About 8 months ago the studio announced it was doing a big bunch of re-shoots. I took this to mean they were finessing the film. Getting it even more perfect. Taking pride in the job. Realising they didn’t need to rush things. I saw many fans appreciating the “quality over quantity” vibe. They were not disappointed.

But it seems the film was rather drastically changed if you go by the trailers. There’s the  redundant footage which is not a hanging offence. But then there’s the just plain wrong scenes. Scenes that don’t happen. Scenes where characters interact which makes no sense. And it wasn’t just the footage — the dialogue was also stupidly weird at times and inconsistent with what the finished film delivered. It was grossly unsettling.

I suspect the nerds would have already taken this to pieces. OK a quick google revealed this. It’s embarrassing really. (Another precedent this movie has delivered: How can we trust any trailers now?)

Screen Shot 2016-12-21 at 2.34.48 pm.pngSaw Gererra without hair lecturing Jyn about joining the fight #Didn’t happen

Screen Shot 2016-12-21 at 2.35.15 pm.pngCrennik getting his tails wet on the Skarriff beach #Didn’t happen

Screen Shot 2016-12-21 at 2.30.37 pm.pngIn the trailers they imply Vader is confronting Galen Erso in this scene

Screen Shot 2016-12-21 at 2.33.08 pm.pngJyn in shackles at the Rebel base #Didn’t happen

Screen Shot 2016-12-21 at 2.13.04 pm.pngRebel pilots in shackles, led by Stormtroopers, (presumably on Jedda) #Didn’t happen

So here is my stupid idea about why they changed the film — apart from the fact I suspect the director was a bit of a dud and the movie he delivered was shithouse.

It seemed the end of the movie was going to be a bit too much like Return of the Jedi (RTOJ). The final act in RTOJ has the rebels on Endor trying to get the shield generator while those up in space are waiting for that to happen so they can launch an attack. But the Emperor has set a trap. “It’s a trap!” Admiral Ackbar famously (or memes-worthy) says.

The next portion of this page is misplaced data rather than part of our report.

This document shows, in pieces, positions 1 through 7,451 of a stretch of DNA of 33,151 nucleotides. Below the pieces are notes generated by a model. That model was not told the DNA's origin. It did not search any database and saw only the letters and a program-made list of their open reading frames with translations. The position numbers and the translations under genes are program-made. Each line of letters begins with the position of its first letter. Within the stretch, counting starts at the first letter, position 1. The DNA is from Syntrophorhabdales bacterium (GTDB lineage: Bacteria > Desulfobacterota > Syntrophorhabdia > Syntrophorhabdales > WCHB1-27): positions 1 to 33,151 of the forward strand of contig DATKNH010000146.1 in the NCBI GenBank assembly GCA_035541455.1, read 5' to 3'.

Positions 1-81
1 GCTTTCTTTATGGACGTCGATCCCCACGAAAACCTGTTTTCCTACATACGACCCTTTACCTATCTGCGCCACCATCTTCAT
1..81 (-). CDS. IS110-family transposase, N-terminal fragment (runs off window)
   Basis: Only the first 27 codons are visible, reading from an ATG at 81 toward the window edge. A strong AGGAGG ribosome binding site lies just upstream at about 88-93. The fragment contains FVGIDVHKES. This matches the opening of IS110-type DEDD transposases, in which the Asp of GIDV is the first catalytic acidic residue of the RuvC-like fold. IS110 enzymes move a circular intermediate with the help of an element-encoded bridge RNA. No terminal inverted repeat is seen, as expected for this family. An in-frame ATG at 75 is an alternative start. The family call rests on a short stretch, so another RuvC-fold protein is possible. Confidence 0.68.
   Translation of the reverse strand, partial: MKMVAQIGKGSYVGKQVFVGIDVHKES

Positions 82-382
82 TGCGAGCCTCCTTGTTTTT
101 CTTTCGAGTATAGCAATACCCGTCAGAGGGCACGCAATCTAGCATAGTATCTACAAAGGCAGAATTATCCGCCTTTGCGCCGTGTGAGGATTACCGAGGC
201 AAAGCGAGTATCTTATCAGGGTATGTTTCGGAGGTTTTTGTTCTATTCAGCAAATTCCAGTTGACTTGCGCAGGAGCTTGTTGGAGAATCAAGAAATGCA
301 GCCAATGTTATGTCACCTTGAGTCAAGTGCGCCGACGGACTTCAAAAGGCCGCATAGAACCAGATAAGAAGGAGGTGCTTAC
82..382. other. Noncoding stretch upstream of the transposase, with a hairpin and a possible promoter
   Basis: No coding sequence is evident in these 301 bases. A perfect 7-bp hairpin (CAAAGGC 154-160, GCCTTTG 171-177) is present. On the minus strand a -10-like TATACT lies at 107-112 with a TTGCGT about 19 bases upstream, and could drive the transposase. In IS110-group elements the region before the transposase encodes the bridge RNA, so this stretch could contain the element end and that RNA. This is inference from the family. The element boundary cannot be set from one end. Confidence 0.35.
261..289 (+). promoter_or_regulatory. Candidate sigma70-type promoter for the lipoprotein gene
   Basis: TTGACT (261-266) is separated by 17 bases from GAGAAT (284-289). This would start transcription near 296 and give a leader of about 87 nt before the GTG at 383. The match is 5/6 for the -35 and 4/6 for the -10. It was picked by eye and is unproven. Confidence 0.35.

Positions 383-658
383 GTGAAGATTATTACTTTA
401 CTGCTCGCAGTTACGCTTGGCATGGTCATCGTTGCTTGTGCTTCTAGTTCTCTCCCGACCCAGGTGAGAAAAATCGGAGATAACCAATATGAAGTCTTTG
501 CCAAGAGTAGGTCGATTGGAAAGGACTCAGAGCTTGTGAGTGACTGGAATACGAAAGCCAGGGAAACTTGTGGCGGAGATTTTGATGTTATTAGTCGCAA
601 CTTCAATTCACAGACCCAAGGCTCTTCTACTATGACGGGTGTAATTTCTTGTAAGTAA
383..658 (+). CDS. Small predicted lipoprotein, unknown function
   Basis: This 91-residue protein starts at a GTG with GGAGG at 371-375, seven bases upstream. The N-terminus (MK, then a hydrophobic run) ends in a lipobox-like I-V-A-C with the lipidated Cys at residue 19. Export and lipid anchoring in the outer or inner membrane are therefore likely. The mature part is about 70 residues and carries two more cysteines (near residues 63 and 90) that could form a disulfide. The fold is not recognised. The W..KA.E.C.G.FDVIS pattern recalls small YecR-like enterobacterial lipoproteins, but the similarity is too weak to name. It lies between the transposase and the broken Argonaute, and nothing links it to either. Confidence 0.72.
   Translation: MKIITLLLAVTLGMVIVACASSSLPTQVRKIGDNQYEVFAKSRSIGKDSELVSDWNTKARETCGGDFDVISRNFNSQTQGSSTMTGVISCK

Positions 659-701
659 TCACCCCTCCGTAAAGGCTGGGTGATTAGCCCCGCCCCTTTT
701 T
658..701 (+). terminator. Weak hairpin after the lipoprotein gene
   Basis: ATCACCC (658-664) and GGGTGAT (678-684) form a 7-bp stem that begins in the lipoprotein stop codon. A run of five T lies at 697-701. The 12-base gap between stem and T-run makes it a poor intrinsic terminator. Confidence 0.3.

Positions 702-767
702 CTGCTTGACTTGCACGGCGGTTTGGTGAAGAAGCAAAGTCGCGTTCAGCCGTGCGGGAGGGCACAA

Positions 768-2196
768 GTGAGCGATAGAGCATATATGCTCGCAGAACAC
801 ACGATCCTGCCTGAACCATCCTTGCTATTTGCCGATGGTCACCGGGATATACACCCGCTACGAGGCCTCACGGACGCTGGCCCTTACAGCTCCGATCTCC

It already is very much like ROTJ in those last scenes, but from the trailers you get the impression that Krennic had set a trap just like the Emperor had done in ROTJ. Krennic is seen gracefully walking over the shallow water on Scarriff with his cape getting a tad damp. You see a tie-fighter jump up and confront Jyn when she’s up on the mast just below the satellite dish. And from the whispers in the spoiler’s community, there definitely was a scene shot and CGI’d where a group of AT-ATs emerge from under the ocean to gradually rise up and make the rebel troops shit their collective pants. (Which would have been so, so cool!)

Screen Shot 2016-12-21 at 2.36.00 pm.pngAnd Cassian and Jyn are in the above scene. #Didn’t happen #wtf?

Anyway. I think that movie might have featured a bunch more dramatic scenes, but not a more plausible plot. And plus, as I said before, so much like ROTJ. But in these “re-shoots” I honestly suspect they ruined the character of Krennic. Maybe I am just being a bit romantic about “Classic Mendo”. Or maybe not.

So I give the movie a pass. On a good day I’d give it a 7. The test will come if I choose to see it again and again.

GUEST BLOG – Jess writes about the Redhead Festival


My take on Redhead Days is a little different to Davey’s… While I fully sympathise with the plight of the downtrodden gingers, wept for the guy in the Being Ginger Netflix documentary, and would argue strongly that the lack of ginger emojis is a mild form of racism… I myself never endured any ginger torment as a child.

Sure, there were what Dee would call my “terminally ill years” between the age of ten and 15, before braces and eyebrow tinting, but even through those awkward teenage times, if I had a dollar for every time someone asked, “Is that your natural hair colour?” I’d have enough money to hit up every ginger festival in every country every year.

I know this makes me (even more of) a minority, and I consider myself lucky for never having been made to feel embarrassed about my hair colour. (Except maybe for the time I dated a guy who turned out to be obsessed with Annie, and I only found out when he introduced me to his grandmother, who said, “Oh, she does look like Annie!” That was awkward.) My ginger pride stems from my upbringing, and the strong female gingers I had as role models – my beautiful mum, who I watched being constantly adored by my dad, and my fiery aunty, a total knockout loved by everyone. I don’t even know if you could call it “ginger pride”… Our hair colour, while acknowledged and celebrated, was just a small part of who we are. It was a non-issue, so I never had to overthink it, and I just kinda liked my hair colour. Even appreciated that it made me a little different.

So for me, Redhead Days seemed like a bit of fun. Something that would make a cool story… “Yeah, so I’m traveling through Europe for six months, and my first stop is a little town in the Netherlands for a three-day celebration of gingers.” Why not?!